Afrikaanse resolutie tegen LGBT geweld

image_pdfimage_print

Afrikaanse resolutie tegen LGTB-geweld.

african union plenaryDe Afrikaanse Commissie voor Mensen- en Volkenrechten of ACHPR zette deze week een historische stap inzake een betere bescherming van holebi’s en transgender of LGBT’s. In Afrika zijn geweld en mensenrechtenschendingen t.a.v. personen op basis van hun echte of vermeende seksuele geaardheid en gender identiteit nog dagelijkse kost. De ACHPR veroordeelt dat nu via een nieuwe resolutie. Die werd aangenomen op de 55e gewone zitting in mei 2014 te Luanda in Angola en geldt voor de hele Afrikaanse Unie, d.w.z. alle Afrikaanse landen behalve Marokko.

Met de holebi- en trangenderrechten is het in Afrika over het algemeen erbarmelijk gesteld. Een klein aantal landen kende de laatste jaren een zekere vooruitgang. In Zuid-Afrika is bijvoorbeeld het huwelijk en adoptie opengesteld voor mensen van hetzelfde geslacht.

De meeste andere staten blijven echter een strenge strafwetgeving handhaven, laten geweld t.o.v. holebi’s – soms totaal – ongemoeid of moedigen het zelfs aan. In de hele wereld criminaliseren 78 staten seksuele contacten tussen instemmende volwassenen van hetzelfde geslacht ; volgens ILGA  liggen er daarvan 38 in Afrika. In landen als Nigeria, Mauritanië, Soedan en Somalië staat op same-sex omgang zelfs de doodstraf.

In sommige gevallen, zoals Oeganda en Nigeria, ging het de laatste tijd slechts van kwaad naar erger. Hier is sprake van een soort heksenjacht op holebi’s, met eveneens verstrekkende gevolgen voor hulpverlenende instanties in het kader van HIV/aids-bestrijding. Een ander kwalijk uitvloeisel van vervolging omwille van de seksuele geaardheid of gender identiteit is het toenemend aantal personen die op deze grond hun land moeten ontvluchten en elders asiel zoeken.

De nieuwe resolutie is bedoeld om de verslechterde situatie voor LGTB’s in Afrika te counteren. Belangrijk is dat ze uitgaat van de ACHPR, de hoogste gezaghebbende instantie op het gebied van Mensen-en Volkenrechten in het kader van de Afrikaanse Unie. Cynisch detail is wel dat Yahya Jammeh, de president van Gambia – het Afrikaanse landje waar het ACHPR gevestigd is – een van de meest rabiate en openlijke LGBTI-haters is. Het rapport dat de resolutie onderbouwt vermeldt Gambia dan ook meermaals op negatieve wijze.

Vind de originele tekst van de resolutie hier.

Iran’s Social Workers’ Association: homosexuals are normal.

image_pdfimage_print

Iran’s Social Workers’ Association says homosexuals are normal people. “They are similar to us in every  aspect… They are  human beings like us,

 

“I must admit I am still in shook… I had to read this text three times to make sure my eyes are not playing tricks on me….”

The Head of Iran’s Social Workers’ Association says homosexuals are normal people. “They are similar to us in every  aspect… They are  human beings like us, they are quieter than others, and bother nobody…So why should we go after them? Simply because they speak effeminately we should give them a hard time? ”

In an precedented interview, Nameh News, a popular online news website inside Iran published a sympathetic article about homosexuality. The article starts with the story of a man who has MBA and speaks 3 languages but for the past 2 years has not been able to find a job because of his sexual orientation. The article refers to homosexuals as “a segment of the Iranian society whose status in our society is often neglected”.

The core of the article is an interview with Dr. Mostafa Eghlima, the head of  Iran’s Social Workers’ Association about homosexuality.
Here is the highlight of his interview:

-Homosexuals are biologically different then other people.. This doesn’t make them a sinner or a criminal… This biological difference is something similar to difference in height: you can’t  ostracized people from society because they are shorter than others….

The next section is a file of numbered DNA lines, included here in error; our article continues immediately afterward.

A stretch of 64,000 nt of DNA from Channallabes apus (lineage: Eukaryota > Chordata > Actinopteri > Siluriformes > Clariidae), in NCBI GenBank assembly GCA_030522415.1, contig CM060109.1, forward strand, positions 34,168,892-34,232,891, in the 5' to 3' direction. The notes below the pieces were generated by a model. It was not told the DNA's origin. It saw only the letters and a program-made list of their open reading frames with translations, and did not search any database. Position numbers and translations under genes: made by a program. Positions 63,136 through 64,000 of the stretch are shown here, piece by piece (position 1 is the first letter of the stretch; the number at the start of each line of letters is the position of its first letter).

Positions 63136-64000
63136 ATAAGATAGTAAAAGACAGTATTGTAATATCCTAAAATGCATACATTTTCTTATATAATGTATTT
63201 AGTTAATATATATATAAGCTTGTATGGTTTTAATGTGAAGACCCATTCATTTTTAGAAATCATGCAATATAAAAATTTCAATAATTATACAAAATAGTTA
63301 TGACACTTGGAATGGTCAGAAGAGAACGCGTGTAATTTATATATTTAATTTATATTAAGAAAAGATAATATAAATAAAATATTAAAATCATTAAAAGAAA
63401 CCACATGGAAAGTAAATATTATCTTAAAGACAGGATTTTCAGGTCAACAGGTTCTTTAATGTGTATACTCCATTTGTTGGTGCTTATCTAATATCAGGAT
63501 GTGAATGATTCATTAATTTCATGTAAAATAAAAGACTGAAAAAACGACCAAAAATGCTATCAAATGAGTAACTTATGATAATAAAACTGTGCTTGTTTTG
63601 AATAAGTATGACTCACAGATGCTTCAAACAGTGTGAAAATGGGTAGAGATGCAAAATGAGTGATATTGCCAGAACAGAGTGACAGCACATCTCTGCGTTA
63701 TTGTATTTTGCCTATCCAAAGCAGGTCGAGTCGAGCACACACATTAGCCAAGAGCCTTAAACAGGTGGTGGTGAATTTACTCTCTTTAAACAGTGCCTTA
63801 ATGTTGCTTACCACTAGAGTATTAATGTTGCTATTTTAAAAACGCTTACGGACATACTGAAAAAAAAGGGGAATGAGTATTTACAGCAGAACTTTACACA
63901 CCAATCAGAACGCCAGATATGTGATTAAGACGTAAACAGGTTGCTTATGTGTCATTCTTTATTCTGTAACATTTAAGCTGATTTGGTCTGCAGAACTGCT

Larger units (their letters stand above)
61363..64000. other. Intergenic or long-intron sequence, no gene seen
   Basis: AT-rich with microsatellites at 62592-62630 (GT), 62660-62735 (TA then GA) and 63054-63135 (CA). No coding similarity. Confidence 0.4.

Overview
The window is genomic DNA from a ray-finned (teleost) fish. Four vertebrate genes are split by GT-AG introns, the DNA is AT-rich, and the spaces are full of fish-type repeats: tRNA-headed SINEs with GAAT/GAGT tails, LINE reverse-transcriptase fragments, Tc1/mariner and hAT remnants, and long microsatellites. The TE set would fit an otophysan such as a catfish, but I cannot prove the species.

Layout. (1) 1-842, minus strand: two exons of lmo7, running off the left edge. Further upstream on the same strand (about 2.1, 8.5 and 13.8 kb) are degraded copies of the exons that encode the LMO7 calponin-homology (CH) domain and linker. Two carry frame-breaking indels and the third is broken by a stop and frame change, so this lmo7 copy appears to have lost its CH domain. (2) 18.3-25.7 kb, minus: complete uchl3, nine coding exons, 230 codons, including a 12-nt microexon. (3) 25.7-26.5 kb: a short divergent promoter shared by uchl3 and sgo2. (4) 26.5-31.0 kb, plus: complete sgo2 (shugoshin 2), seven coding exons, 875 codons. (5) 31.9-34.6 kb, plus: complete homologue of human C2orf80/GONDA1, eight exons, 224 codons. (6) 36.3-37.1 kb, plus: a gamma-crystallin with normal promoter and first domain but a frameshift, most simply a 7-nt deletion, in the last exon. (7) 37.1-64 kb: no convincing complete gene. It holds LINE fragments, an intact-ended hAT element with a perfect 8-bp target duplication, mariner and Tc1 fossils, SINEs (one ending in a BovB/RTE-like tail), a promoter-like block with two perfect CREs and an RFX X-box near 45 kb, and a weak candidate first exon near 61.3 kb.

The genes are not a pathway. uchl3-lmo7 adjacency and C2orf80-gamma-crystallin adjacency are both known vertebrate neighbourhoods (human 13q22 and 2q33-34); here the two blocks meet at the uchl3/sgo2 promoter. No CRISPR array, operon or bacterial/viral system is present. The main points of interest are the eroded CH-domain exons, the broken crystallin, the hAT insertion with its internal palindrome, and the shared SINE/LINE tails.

– Those who are against homosexuals have a medieval age mentality.. We should see all men as God’s creatures and do not judge them base on their color, height, or social status…Those officials who are against homosexuals have no education in this field and cause a lot of social problems with their policies…

-No one can deny the right to life from these people… These people are not mentally challenged… It is the social and family pressure that drives these people to a corner.. Some family treat their homosexual members as if they have leprosy… If we don’t interfere in their lives, homosexuals will have no problem.. They don’t need surgery to change their body and increase their problems 10 fold…

–  Homosexuals face discrimination in the job market, eve when they are the most qualified candidates… Should we punish a man because God has given him a different speech pattern? We have no right to harm God’s creatures.. Harming homosexuals is selfish and ignorant.. similar to harming someone because they are disabled.. Islam treats all people equally…If we were to follow the letter of the law, everyone should be treated the same… Homosexuals are like other human beings..They are quieter than other people  and bother nobody…So why should we go after them? Simply because they speak effeminately we should give them a hard time? ”

– In this society from the government to the police give  homosexuals a hard time… The family members make fun of them. Parents are nasty to them… They can find no job. What are they supposed to do? We have buried these people alive.. We have taken everything away from these people… This is inhumane and unislamic.

– In the past homosexuals had their place in the society and nobody bothered them…

http://dornews.com/NewsDetails.aspx?News=2377180

—————————-
Hossein Alizadeh
Middle East and North Africa Program Coordinator
International Gay and Lesbian Human Rights Commission

 

Uganda’s male survivors of conflict-related sexual violence in double jeopardy shows IRIN Report

image_pdfimage_print

Uganda’s male survivors of conflict-related sexual violence in double jeopardy shows IRIN Report (30april 2014)

The needs of male survivors of conflict-related sexual violence living as refugees in Uganda, of whom there are several hundred, are poorly met, with recent legislation against homosexuality making matters worse, according to a new report.